Coordination is essential to the success of humanitarian response. In most crisis situations, a large number of organisations will be working to provide support in the same area. Under these circumstances, coordination allows all actors to get a better understanding of the situation and to share effective practices. It prevents dangerous gaps in assistance, and helps avoid wasteful duplication.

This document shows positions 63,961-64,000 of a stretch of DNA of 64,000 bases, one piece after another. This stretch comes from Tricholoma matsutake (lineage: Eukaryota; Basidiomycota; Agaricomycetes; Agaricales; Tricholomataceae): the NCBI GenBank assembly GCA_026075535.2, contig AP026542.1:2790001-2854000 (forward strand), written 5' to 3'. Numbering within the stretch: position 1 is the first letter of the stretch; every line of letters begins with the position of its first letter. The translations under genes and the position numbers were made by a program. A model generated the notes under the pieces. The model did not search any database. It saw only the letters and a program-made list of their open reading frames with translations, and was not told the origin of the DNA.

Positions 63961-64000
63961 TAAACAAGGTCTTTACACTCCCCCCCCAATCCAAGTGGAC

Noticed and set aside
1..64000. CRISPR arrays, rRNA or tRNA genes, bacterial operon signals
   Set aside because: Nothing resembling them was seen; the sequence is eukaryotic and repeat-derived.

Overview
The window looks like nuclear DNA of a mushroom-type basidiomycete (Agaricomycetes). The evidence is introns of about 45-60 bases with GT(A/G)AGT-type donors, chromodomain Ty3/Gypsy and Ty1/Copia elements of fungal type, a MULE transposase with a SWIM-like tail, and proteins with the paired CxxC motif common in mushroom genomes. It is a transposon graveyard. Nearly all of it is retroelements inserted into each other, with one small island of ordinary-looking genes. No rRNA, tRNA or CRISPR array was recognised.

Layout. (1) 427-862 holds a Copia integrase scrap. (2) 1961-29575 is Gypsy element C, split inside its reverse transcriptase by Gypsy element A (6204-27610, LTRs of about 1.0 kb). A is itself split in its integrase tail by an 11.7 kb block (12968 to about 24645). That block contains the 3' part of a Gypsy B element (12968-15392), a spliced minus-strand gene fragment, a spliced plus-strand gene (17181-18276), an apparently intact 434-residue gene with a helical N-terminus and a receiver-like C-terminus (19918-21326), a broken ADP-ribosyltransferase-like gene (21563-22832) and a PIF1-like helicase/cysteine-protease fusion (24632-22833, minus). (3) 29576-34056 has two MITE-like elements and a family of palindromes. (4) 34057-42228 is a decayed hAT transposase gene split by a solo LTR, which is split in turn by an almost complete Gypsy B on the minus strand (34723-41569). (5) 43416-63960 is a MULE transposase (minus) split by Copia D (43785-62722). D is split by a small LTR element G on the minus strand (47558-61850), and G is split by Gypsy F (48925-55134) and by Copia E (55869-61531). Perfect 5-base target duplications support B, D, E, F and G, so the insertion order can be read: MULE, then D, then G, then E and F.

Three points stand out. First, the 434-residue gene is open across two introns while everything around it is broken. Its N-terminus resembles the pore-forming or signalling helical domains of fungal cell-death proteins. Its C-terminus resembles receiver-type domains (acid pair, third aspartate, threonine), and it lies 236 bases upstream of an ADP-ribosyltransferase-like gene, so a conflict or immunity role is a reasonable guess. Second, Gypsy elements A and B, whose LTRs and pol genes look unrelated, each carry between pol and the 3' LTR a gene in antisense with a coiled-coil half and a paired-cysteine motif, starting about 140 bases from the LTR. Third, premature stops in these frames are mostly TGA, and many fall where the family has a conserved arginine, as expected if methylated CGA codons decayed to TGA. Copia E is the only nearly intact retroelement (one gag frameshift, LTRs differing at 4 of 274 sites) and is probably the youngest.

However, coordination does not happen automatically. In many situations, humanitarian organisations fail to realise the full benefits of working in a coordinated manner. This study attempts to identify the factors that contribute to effective coordination. In doing so, it concentrates on the IASC ‘Clusters’, a formal humanitarian coordination forum for ‘sectors’ of the response at the country level.